In 1903, William Dunham built a substantial stone warehouse on the back half of three lots along Laporte Avenue. In 1910-11, Myron H. Akin (Fort Collins’ mayor at the time) added a large storefront to the south side of the warehouse. The combined building was called the Myron H. Akin block until 1977 when the storefront was ripped off, to the dismay of Fort Collins residents, and replaced with a smaller facade. Washington’s Sports Bar & Grill moved in and became a city landmark in its own right until 2016, when it shut its doors and the facade was once again torn off.
The Bohemian Foundation purchased the building in the spring of 2016 with plans to turn it into a music venue that will accommodate up to 750 people.
What appear to be two previous openings in the warehouse were widened and reinforced with metal beams. Two additional openings have also been added.
The older, flat roof was removed and a taller metal hipped roof has been added. Where the front of Washington’s Sports Bar & Grill used to stand, along with an outdoor front patio, a basement was dug out for the foundation of the addition.
The new building will have a brick facade with sandstone panels accenting the front entrance area.
The old stained glass window that used to hang in Washington’s Bar & Grill will now be hung in the lobby. (The stained-glass is also being freshened up.)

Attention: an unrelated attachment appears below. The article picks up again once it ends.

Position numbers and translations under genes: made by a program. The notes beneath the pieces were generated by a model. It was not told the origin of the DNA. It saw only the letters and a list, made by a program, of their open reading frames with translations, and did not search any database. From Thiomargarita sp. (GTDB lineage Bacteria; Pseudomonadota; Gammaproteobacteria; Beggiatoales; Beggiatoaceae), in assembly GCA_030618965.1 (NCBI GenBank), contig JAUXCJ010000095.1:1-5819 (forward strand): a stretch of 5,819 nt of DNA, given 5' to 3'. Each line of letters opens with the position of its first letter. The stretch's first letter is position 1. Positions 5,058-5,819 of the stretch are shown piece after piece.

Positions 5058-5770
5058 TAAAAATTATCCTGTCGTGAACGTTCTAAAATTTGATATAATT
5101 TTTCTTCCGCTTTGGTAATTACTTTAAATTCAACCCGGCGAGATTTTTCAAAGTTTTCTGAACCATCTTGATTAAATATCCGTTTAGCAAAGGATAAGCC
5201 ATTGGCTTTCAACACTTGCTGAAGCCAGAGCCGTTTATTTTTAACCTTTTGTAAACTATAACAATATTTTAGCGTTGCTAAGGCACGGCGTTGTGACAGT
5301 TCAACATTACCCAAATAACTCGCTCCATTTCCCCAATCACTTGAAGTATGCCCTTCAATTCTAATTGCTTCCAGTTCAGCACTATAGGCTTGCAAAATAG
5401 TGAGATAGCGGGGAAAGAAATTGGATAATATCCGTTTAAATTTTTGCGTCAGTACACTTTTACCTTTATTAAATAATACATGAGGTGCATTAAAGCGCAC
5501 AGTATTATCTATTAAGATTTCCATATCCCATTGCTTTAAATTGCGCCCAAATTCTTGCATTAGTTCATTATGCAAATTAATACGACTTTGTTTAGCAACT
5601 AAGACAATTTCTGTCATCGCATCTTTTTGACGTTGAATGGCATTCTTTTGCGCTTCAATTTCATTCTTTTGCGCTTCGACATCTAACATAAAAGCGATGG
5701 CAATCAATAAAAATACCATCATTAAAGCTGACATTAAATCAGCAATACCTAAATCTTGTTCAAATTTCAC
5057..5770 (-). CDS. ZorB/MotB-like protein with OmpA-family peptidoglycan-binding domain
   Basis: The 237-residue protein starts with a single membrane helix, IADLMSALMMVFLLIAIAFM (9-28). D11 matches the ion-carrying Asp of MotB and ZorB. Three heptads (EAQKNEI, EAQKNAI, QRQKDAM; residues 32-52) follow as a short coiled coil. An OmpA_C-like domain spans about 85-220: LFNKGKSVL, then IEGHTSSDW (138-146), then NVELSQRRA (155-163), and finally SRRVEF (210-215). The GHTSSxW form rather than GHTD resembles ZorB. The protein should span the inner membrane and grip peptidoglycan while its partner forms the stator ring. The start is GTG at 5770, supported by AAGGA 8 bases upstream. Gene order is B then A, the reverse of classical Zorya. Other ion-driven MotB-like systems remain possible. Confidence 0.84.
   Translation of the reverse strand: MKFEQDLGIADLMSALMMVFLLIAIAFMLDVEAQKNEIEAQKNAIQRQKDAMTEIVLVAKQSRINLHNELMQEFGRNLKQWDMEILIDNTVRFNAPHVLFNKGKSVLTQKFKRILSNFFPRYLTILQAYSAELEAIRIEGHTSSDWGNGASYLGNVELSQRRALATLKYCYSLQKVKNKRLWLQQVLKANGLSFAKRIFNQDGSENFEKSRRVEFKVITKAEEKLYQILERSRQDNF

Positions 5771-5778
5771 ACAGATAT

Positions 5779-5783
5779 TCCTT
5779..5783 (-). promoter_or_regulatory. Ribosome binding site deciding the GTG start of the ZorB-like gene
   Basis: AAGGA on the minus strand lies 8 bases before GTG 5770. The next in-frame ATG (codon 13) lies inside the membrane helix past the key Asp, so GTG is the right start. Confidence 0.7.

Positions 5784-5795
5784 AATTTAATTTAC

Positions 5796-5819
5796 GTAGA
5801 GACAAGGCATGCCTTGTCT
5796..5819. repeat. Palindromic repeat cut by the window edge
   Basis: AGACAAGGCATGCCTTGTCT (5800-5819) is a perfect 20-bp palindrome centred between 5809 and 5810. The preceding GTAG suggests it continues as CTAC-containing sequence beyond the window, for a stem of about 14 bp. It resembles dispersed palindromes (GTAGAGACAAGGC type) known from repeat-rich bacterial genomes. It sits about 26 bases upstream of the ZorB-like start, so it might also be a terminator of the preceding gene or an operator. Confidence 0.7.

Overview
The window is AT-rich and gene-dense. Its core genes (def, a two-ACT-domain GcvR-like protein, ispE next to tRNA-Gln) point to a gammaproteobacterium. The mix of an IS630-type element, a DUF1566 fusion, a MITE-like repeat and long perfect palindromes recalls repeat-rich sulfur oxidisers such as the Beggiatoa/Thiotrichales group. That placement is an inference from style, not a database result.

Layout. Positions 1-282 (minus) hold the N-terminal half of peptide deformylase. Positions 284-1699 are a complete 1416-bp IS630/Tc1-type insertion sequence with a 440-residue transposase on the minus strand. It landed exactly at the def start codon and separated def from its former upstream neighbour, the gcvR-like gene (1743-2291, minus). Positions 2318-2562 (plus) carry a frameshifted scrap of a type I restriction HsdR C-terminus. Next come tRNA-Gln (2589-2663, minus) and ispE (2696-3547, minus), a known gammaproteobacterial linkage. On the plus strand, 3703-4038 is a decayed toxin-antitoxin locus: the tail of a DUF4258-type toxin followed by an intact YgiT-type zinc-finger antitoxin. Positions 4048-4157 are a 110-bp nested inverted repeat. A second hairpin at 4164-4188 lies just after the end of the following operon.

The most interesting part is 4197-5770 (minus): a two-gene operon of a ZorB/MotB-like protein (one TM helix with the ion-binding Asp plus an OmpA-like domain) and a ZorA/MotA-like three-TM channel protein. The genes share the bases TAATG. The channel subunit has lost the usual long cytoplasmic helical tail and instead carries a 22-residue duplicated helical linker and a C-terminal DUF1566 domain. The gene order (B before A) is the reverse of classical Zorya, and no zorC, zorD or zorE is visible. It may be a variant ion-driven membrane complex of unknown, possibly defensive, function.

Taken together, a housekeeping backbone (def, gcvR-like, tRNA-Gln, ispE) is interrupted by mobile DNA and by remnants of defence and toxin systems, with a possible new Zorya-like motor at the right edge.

There are echoes of the old Myron H. Akin building in the look of this new building with the horizontal bar over the second story windows, the punched window openings with sill and crown, and the glass storefront. But the sandstone panels, differentiated connector between the old and new building, and electronic marquee panels over the front doors clearly indicate that this is a new addition.
The all new Washington’s should be open by the end of 2017 or early 2018.
Sources for this article:
The elevations of the new building were taken from the Preservation Office file folder on the property. Thanks also to Noah Beals from the City who sent me the first version of the new building’s elevations that I saw. I ended up using the images from the Preservation Office in this article because the plans they had were a little clearer and in color.
Additional information about the Bohemian Foundation purchase and plans for the building came from “Washington’s Bar to close, become Bohemian music venue,” a Coloradoan article by Erin Udell.